'MySQL' Category

  • Solving the non-atomic table swap, Take III: making it atomic

    July 7, 2016

    With the unintended impression of becoming live blogging, we now follow up on Solving the non-atomic table swap, Take II and Solving the Facebook-OSC non-atomic table swap problem with a safe, blocking, atomic solution Why yet another iteration? The solution presented in Solving the non-atomic table swap, Take II was good, in that it was […]

  • Solving the non-atomic table swap, Take II

    June 20, 2016

    Following up and improving on Solving the Facebook-OSC non-atomic table swap problem, we present a better, safe solution. Quick, quickest recap: We are working on a triggerless online schema migration solution. It is based on an asynchronous approach, similarly to the FB osc and as opposed to the synchronous solution as used by pt-online-schema-change. We asynchronously synchronize […]

  • Solving the Facebook-OSC non-atomic table swap problem

    May 3, 2016

    We present a way to use an atomic, blocking table swap in the Facebook Online-Schema-Change solution, as well as in a rumored, other Online-Schema-rumored-Change solution. Update: also a caveat. Quick recap (really quick) pt-online-schema-change and facebook-osc are two popular online-schema-change solutions for MySQL. They both use triggers, but in different ways. While the Percona tool […]

  • MySQL Community Awards 2016: the Winners

    April 22, 2016

    The MySQL Community Awards initiative is an effort to acknowledge and thank individuals and corporates for their contributions to the MySQL ecosystem. It is a from-the-community, by-the-community and for-the-community effort. The committee is composed of an independent group of community members of different orientation and opinion, themselves past winners or known contributors to the community. […]

  • MySQL Community Awards 2016: Call for Nominations!

    February 5, 2016

    The 2016 MySQL Community Awards event will take place, as usual, in Santa Clara, during the Percona Live Data Performance Conference, April 2016. The MySQL Community Awards is a community based initiative. The idea is to publicly recognize contributors to the MySQL ecosystem. The entire process of discussing, voting and awarding is controlled by an independent group […]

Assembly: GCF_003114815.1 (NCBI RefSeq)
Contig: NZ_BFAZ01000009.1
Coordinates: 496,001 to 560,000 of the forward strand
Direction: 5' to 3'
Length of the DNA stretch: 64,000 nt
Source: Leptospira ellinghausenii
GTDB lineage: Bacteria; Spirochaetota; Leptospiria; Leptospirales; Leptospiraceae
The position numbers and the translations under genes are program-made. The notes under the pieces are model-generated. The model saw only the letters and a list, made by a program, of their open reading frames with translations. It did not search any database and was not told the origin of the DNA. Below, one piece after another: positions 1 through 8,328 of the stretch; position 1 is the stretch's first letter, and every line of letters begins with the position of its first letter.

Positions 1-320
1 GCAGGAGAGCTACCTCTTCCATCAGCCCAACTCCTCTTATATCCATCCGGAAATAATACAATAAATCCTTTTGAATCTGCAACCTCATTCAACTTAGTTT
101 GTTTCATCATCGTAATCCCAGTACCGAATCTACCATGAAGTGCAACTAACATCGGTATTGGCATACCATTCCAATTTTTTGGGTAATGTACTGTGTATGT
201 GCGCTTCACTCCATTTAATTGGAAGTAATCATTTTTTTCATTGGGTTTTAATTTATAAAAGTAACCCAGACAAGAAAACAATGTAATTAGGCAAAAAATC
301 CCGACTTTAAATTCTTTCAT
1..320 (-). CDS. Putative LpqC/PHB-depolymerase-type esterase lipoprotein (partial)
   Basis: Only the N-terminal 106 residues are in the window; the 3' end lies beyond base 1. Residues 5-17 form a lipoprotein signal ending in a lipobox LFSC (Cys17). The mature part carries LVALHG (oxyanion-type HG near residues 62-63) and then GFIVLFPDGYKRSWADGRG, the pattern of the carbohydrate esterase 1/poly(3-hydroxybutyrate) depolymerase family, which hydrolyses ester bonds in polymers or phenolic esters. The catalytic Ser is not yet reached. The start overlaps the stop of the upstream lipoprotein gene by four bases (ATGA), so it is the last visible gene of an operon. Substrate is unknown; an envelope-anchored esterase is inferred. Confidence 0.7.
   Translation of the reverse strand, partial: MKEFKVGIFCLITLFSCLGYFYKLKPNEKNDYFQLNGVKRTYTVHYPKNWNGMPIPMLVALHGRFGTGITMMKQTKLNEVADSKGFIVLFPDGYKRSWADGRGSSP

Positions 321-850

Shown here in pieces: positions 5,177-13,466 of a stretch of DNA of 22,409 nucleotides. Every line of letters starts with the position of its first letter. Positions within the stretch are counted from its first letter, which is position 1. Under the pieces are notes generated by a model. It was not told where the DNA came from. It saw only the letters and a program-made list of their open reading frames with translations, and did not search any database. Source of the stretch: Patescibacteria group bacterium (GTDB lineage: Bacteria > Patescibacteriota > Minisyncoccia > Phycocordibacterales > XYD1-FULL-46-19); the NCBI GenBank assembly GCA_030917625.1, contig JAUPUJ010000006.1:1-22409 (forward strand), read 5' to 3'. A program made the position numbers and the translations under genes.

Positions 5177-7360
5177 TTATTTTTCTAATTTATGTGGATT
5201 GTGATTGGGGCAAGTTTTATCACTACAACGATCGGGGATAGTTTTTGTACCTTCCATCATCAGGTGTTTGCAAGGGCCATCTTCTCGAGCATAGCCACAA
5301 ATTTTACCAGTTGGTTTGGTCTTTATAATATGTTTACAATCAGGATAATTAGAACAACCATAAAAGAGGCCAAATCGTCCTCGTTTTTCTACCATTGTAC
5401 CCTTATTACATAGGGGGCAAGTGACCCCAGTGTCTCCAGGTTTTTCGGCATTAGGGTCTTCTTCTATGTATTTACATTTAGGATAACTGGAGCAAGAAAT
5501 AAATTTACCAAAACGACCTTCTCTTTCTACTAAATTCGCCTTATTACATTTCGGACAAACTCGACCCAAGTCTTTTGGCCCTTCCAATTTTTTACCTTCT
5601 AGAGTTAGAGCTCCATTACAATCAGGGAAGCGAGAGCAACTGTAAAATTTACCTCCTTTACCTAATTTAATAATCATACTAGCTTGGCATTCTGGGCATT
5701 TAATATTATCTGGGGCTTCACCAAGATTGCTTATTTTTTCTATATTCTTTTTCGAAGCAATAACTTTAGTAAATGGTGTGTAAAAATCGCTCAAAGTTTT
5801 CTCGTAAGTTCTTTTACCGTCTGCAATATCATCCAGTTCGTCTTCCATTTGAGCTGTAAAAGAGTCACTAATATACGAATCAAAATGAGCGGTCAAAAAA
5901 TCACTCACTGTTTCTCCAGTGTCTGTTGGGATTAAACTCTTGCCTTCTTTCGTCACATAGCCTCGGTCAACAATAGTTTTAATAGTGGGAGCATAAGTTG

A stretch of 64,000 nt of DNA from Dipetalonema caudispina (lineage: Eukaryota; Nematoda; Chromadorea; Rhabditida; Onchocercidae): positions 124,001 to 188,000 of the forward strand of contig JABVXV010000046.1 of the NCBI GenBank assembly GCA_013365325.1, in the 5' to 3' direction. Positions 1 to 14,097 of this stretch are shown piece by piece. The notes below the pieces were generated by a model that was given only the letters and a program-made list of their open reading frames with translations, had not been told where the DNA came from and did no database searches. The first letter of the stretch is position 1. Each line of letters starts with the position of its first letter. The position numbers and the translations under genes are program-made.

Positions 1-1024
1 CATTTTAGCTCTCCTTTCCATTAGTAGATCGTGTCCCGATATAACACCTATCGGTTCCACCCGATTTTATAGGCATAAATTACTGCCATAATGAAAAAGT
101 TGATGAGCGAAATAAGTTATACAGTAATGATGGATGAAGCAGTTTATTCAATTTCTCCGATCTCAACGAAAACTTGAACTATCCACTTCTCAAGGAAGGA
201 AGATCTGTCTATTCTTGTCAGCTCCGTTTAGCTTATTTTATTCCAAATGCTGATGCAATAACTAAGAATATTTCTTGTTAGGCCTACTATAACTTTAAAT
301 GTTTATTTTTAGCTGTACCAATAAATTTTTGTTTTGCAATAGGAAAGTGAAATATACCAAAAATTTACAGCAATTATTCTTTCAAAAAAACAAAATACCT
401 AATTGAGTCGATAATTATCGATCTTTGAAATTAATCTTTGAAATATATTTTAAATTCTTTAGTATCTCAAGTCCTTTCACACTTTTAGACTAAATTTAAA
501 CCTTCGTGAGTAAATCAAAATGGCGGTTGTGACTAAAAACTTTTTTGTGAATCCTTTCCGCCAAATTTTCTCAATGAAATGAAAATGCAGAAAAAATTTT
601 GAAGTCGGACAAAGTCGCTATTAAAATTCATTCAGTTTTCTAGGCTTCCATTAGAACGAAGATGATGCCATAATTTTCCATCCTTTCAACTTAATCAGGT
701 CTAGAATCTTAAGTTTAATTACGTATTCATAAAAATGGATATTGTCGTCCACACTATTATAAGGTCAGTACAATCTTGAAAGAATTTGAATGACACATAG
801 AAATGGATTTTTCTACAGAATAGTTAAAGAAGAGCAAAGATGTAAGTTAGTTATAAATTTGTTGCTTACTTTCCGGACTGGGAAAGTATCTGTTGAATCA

• Orchestrator progress

    December 23, 2015

    This comes mostly to reassure, having moved into GitHub: orchestrator development continues. I will have the privilege of working on this open source solution in GitHub. There are a few directions we can take orchestrator to, and we will be looking into the possibilities. We will continue to strengthen the crash recovery process, and in […]

  • State of automated recovery via Pseudo-GTID & Orchestrator @ Booking.com

    November 20, 2015

    This post sums up some of my work on MySQL resilience and high availability at Booking.com by presenting the current state of automated master and intermediate master recoveries via Pseudo-GTID & Orchestrator. Booking.com uses many different MySQL topologies, of varying vendors, configurations and workloads: Oracle MySQL, MariaDB, statement based replication, row based replication, hybrid, OLTP, […]

  • Orchestrator & Pseudo-GTID for binlog reader failover

    November 19, 2015

    One of our internal apps at Booking.com audits changes to our tables on various clusters. We used to use tungsten replicator, but have since migrated onto our own solution. We have a binlog reader (uses open-replicator) running on a slave. It expects Row Based Replication, hence our slave runs with log-slave-updates, binlog-format='ROW', to translate from the […]

  • Thoughts on MaxScale automated failover (and Orchestrator)

    November 18, 2015

    Having attended a talk (as part of the MariaDB Developer Meeting in Amsterdam) about recent developments of MaxScale in executing automated failovers, here are some (late) observations of mine. I will begin by noting that the project is stated to be pre-production, and so of course none of the below are complaints, but rather food […]

  • SQL mini hack of the day, inverted IN clause

    November 13, 2015

    We are used to issue queries with an IN clause of the form: However I've had a few cases where I used an inverted format. Here's one use case followed by an inverted IN clause. Dynamic query building Say we have this function: Which, based on whether given clusterName is empty or not, would return […]

 
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